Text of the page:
Committed fans of the first two books may be pleased, but this comes across as more coffee-table self-indulgence on the part...

THE REINDEER WISH

The creators of The Christmas Wish (2013) and The Tiny Wish (2015) return with their daughter for another extravagantly photographed Nordic adventure.

Only-child Anja is lonely, so she writes weekly letters to Santa asking for a sibling or, preferably, a puppy. Taking a break after skiing one Christmas Eve, she learns from the cardinal that introduced her to Santa Claus the previous year of an abandoned reindeer, which she takes home and names Odin. Together they grow and flourish in the spectacularly beautiful Norwegian countryside. When, one day, Odin tears up while watching a herd of wild reindeer pass, Anja knows it’s time to say goodbye. Rather than set him free, she takes him to Santa to join his “herd of magic reindeer”—and is given a puppy as consolation. While blonde, chubby-cheeked Anja is cute as a button, particularly in her various Norwegian folk costumes, and the countryside is breathtaking, the freshness that marked her first outing has definitely worn off. Too many of the compositions look like photo collages, damaging the verisimilitude, and the syrupy text is both overlong and poorly paced. Exactly how Odin came to be abandoned is never addressed, and Anja’s problematic adoption of this wild creature is skirted.

Committed fans of the first two books may be pleased, but this comes across as more coffee-table self-indulgence on the part of the creators than a picture book with broad child appeal. (Picture book. 4-8)

Pub Date: Oct. 6, 2015

ISBN: 978-0-385-37921-2

Page Count: 48

Publisher: Random House

Review Posted Online: Aug. 12, 2015

Kirkus Reviews Issue: Sept. 1, 2015

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Pete’s fans might find it groovy; anyone else has plenty of other “12 Days of Christmas” variants to choose among

PETE THE CAT'S 12 GROOVY DAYS OF CHRISTMAS

Pete, the cat who couldn’t care less, celebrates Christmas with his inimitable lassitude.

If it weren’t part of the title and repeated on every other page, readers unfamiliar with Pete’s shtick might have a hard time arriving at “groovy” to describe his Christmas celebration, as the expressionless cat displays not a hint of groove in Dean’s now-trademark illustrations. Nor does Pete have a great sense of scansion: “On the first day of Christmas, / Pete gave to me… / A road trip to the sea. / GROOVY!” The cat is shown at the wheel of a yellow microbus strung with garland and lights and with a star-topped tree tied to its roof. On the second day of Christmas Pete gives “me” (here depicted as a gray squirrel who gets on the bus) “2 fuzzy gloves, and a road trip to the sea. / GROOVY!” On the third day, he gives “me” (now a white cat who joins Pete and the squirrel) “3 yummy cupcakes,” etc. The “me” mentioned in the lyrics changes from day to day and gift to gift, with “4 far-out surfboards” (a frog), “5 onion rings” (crocodile), and “6 skateboards rolling” (a yellow bird that shares its skateboards with the white cat, the squirrel, the frog, and the crocodile while Pete drives on). Gifts and animals pile on until the microbus finally arrives at the seaside and readers are told yet again that it’s all “GROOVY!”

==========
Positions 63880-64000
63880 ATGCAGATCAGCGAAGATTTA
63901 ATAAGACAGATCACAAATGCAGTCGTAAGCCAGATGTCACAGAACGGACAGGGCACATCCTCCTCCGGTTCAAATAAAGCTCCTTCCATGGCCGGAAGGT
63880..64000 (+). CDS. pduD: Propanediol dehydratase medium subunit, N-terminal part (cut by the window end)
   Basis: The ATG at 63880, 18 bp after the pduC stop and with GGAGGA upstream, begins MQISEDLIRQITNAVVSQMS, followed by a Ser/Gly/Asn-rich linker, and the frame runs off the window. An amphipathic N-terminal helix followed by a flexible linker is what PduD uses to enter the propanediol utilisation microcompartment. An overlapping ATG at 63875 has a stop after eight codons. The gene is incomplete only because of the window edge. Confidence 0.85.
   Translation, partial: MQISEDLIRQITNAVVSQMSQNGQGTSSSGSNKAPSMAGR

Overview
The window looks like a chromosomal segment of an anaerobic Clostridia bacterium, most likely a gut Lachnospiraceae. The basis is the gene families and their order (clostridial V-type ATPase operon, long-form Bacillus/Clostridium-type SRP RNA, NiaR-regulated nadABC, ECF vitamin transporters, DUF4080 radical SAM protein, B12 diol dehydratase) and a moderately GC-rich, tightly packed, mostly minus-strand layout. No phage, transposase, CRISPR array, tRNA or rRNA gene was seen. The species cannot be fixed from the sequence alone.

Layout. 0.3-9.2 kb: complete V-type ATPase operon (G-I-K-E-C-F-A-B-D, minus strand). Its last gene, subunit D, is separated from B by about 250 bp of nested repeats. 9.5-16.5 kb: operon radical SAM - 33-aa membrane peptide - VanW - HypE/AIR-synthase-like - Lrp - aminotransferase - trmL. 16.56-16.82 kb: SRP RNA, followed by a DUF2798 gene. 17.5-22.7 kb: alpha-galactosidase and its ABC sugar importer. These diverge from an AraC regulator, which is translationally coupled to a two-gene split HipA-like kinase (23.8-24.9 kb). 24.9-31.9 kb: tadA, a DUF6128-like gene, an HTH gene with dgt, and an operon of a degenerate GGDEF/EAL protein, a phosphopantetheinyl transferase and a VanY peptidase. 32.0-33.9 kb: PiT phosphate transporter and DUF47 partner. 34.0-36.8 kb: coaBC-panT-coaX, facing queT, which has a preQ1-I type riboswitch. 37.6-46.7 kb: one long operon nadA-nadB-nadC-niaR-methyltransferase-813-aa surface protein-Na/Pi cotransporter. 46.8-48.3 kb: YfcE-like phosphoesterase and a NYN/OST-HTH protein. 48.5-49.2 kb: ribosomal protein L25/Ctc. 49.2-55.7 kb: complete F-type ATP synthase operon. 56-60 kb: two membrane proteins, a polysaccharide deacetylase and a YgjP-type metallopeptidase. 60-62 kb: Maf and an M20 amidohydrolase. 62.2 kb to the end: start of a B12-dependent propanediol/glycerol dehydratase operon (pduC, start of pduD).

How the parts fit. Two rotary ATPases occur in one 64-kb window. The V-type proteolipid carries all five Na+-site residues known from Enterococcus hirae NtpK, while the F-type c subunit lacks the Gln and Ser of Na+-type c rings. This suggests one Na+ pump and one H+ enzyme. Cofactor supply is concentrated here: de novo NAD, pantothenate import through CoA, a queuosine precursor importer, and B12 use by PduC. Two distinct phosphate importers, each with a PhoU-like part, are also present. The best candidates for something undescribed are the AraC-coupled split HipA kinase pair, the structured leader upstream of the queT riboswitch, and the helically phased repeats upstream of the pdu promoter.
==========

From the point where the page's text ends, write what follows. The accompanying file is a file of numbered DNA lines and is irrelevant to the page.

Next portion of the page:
Pete’s fans might find it groovy; anyone else has plenty of other “12 Days of Christmas” variants to choose among . (Picture book. 4-8)

Pub Date: Sept. 18, 2018

ISBN: 978-0-06-267527-9

Page Count: 48

Publisher: Harper/HarperCollins

Review Posted Online: Aug. 20, 2018

Kirkus Reviews Issue: Sept. 1, 2018

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As ephemeral as a valentine.

LOVE FROM THE CRAYONS

Daywalt and Jeffers’ wandering crayons explore love.

Each double-page spread offers readers a vision of one of the anthropomorphic crayons on the left along with the statement “Love is [color].” The word love is represented by a small heart in the appropriate color. Opposite, childlike crayon drawings explain how that color represents love. So, readers learn, “love is green. / Because love is helpful.” The accompanying crayon drawing depicts two alligators, one holding a recycling bin and the other tossing a plastic cup into it, offering readers two ways of understanding green. Some statements are thought-provoking: “Love is white. / Because sometimes love is hard to see,” reaches beyond the immediate image of a cat’s yellow eyes, pink nose, and black mouth and whiskers, its white face and body indistinguishable from the paper it’s drawn on, to prompt real questions. “Love is brown. / Because sometimes love stinks,” on the other hand, depicted by a brown bear standing next to a brown, squiggly turd, may provoke giggles but is fundamentally a cheap laugh. Some of the color assignments have a distinctly arbitrary feel: Why is purple associated with the imagination and pink with silliness? Fans of The Day the Crayons Quit (2013) hoping for more clever, metaliterary fun will be disappointed by this rather syrupy read.

As ephemeral as a valentine. (Picture book. 4-6)

Pub Date: Dec. 24, 2019

ISBN: 978-1-5247-9268-8

Page Count: 32

Publisher: Penguin Workshop

Review Posted Online: Feb. 2, 2021

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